Digital Banking and Payments – The quest to drive out cash

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Digital Banking and Payments – The quest to drive out cash

Growing up in New Zealand in the 80s I watched CDs replace vinyl, PCs replace mainframes and EFTPOS replace cash. That’s a long time ago aye bro?! I had been writing software for 7 years when I sold my post graduate thesis as a software program and headed off to the UK to commence my PhD in 1990.

When I got to London it was like taking a step back in time – a long time. There was cash everywhere – big fat notes that didn’t fit in my sleek and narrow kiwi wallet built for cards and no coins. My kiwi card worked with magnetic strip and PIN. In the UK it was mag stripe and signature – it felt like the Stone Age.

Fast forward 25 years, CDs have gone, my entire collection is now in the iCloud. My iPhone has more than 1000 times the power of the PCs I wrote my thesis software on and the compute power of my 64GB SSD iPhone will be embedded into a blood cell within 25 years. And while all of that happened, the way we pay for stuff, has hardly budged an inch. This is particularly surprising given the fact that the banking system is the most digital industry on the planet; nowhere else do the products and services exist as predominantly as a bunch of digits, zeros and ones on a ledger.

Cash accounts for about 85% of global consumer transactions with countries like China (68%), Russia (95%), Brazil (85%) and India (74%) providing a lot of resilience. Cash usage is often held up by STDs; Sex, Tax and Drugs and pervades a number of very real social and economic challenges. It’s anonymous and convenient nature mean that it’s ideal for participating in fraudulent or criminal activities. That may be as severe as international drug, human and weapon trafficking or as innocuous as tax dodging, but it’s all very real and impactful. For example, I had a conversation with a restaurant owner in Sydney recently who regularly has business owners turning up with bags of cash, up to $25,000 worth, to pre pay for meals. He gladly accepts to pervade the cash cycle and invisibility of it all to the treasurer.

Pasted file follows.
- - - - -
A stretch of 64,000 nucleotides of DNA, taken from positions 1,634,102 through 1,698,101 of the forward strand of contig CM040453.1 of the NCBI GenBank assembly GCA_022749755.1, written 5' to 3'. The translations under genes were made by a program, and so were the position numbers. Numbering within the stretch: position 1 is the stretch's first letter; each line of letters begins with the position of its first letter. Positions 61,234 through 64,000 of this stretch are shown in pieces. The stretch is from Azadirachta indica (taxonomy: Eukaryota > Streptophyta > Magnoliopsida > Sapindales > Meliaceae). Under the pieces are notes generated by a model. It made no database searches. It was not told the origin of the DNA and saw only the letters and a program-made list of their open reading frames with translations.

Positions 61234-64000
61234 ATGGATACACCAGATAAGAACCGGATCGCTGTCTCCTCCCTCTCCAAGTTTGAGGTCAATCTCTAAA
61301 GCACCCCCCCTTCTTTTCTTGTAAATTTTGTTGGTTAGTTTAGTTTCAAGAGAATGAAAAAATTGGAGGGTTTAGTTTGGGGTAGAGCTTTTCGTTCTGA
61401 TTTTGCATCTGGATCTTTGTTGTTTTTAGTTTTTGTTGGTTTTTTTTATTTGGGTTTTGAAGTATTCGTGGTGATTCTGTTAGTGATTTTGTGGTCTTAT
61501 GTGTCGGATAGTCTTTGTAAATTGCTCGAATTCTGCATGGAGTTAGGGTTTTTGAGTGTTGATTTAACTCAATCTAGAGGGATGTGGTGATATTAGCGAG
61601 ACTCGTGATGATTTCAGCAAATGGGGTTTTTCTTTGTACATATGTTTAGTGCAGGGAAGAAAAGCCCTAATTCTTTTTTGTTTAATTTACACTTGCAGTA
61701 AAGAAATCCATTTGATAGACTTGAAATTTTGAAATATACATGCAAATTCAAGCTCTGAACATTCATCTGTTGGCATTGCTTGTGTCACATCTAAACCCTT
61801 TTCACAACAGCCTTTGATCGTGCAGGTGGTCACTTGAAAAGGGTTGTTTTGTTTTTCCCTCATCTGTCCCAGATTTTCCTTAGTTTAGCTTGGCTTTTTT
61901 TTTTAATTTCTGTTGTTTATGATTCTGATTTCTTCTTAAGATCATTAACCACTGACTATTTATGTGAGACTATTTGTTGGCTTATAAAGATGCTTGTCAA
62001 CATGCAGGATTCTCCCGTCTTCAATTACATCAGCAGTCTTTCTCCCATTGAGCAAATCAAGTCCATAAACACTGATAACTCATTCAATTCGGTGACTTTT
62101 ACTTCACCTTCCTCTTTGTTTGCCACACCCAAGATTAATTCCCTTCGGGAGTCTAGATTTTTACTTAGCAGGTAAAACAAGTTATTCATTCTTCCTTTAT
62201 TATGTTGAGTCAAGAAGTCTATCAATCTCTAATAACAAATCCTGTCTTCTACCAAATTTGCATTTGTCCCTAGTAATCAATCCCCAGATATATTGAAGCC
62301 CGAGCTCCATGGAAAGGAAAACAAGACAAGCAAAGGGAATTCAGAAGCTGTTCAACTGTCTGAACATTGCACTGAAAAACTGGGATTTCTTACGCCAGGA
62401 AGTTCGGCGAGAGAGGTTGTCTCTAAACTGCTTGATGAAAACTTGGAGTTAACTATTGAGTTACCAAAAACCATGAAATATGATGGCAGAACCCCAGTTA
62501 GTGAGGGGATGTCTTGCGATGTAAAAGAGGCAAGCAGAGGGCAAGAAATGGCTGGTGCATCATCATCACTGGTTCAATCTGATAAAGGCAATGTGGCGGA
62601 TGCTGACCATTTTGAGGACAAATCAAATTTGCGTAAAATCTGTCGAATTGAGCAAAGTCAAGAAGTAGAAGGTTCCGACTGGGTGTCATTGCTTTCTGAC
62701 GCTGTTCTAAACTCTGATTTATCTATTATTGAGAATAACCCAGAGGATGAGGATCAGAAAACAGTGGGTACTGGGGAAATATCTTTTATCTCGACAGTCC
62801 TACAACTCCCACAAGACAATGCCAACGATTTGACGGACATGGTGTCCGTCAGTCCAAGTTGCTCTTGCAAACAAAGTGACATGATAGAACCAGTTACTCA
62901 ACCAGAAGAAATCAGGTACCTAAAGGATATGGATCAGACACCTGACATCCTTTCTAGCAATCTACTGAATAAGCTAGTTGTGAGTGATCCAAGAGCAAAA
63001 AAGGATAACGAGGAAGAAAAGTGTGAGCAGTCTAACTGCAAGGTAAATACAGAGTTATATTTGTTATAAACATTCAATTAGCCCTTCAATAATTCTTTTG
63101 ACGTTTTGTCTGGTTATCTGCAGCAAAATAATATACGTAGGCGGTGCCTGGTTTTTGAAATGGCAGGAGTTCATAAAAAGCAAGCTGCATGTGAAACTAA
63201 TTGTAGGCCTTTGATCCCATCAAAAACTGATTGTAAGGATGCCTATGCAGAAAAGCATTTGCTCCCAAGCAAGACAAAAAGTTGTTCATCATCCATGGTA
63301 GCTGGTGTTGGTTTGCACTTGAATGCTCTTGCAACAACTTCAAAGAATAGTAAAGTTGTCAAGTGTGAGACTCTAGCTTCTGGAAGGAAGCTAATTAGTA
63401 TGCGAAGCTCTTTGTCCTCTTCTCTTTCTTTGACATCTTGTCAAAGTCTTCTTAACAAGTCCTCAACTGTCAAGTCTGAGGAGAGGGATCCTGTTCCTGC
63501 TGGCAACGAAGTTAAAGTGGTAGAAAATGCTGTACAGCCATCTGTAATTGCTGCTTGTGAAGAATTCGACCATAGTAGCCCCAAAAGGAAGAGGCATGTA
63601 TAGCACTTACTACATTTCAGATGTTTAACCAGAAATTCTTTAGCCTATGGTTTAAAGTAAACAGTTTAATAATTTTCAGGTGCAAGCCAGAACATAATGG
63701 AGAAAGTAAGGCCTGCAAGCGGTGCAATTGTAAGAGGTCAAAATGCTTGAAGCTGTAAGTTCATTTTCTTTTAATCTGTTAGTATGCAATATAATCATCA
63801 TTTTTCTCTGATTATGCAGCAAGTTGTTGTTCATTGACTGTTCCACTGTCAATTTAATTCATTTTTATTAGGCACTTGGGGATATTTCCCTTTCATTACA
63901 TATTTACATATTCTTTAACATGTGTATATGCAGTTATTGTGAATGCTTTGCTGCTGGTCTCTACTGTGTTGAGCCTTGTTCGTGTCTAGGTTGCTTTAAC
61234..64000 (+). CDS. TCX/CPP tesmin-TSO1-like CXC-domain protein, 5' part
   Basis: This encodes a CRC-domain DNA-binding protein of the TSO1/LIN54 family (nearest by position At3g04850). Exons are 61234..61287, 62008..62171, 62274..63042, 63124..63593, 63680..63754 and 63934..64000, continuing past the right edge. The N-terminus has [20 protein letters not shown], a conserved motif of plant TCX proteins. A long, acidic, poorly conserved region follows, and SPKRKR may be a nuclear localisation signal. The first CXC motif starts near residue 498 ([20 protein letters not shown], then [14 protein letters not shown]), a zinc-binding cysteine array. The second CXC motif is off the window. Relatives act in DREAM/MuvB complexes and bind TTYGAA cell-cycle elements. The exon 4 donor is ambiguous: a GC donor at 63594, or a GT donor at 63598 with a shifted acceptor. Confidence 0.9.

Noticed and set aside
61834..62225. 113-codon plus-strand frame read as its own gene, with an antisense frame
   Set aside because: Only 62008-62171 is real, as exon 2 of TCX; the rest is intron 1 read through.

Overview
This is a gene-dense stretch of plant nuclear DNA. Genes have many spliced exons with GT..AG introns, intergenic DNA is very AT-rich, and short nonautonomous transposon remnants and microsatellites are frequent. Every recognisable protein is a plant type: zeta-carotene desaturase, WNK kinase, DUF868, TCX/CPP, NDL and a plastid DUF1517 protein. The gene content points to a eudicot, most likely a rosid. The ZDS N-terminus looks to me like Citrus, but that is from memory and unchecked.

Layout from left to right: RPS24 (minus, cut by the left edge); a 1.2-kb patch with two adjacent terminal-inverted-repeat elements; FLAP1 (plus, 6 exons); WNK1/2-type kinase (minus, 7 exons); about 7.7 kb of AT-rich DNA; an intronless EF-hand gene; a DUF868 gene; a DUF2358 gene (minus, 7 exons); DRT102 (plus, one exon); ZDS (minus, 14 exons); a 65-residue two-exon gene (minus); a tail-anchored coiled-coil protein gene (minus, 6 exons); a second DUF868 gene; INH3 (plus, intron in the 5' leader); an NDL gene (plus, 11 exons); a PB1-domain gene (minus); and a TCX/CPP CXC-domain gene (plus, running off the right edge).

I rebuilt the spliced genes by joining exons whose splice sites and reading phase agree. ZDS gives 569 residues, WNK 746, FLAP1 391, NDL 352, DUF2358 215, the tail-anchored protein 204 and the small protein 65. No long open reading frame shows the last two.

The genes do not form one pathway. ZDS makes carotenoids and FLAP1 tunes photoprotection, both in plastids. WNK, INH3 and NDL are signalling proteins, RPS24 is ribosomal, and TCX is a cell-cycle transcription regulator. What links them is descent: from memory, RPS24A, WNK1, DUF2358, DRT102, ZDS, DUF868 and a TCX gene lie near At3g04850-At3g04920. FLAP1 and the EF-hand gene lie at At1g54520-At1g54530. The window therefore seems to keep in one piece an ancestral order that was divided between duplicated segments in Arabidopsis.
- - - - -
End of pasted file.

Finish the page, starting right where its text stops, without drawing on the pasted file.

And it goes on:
In the developing world things get a little more serious. For many, the only dependable source of support is through government food and health subsidies often delivered in analogue form: vouchers, cheques or cash. This opens the economy to corruption, crime and abuse. It’s not unusual to see the impoverished line up for days, only to find the cash has gone. This can spell disaster for the most vulnerable, particularly young children and the elderly. The reason m-Pesa, in Kenya, is the world’s most successful mobile payments platform, accounting for over 30% of the country’s GDP, is that moving cash around the country was a quite literally a deadly business. Jonah works in the city and gives the courier his weekly wages to take home to the village. The courier charges a premium to cover the very real risk that he and his donkey get taken out along the way. It’s a loose, loose.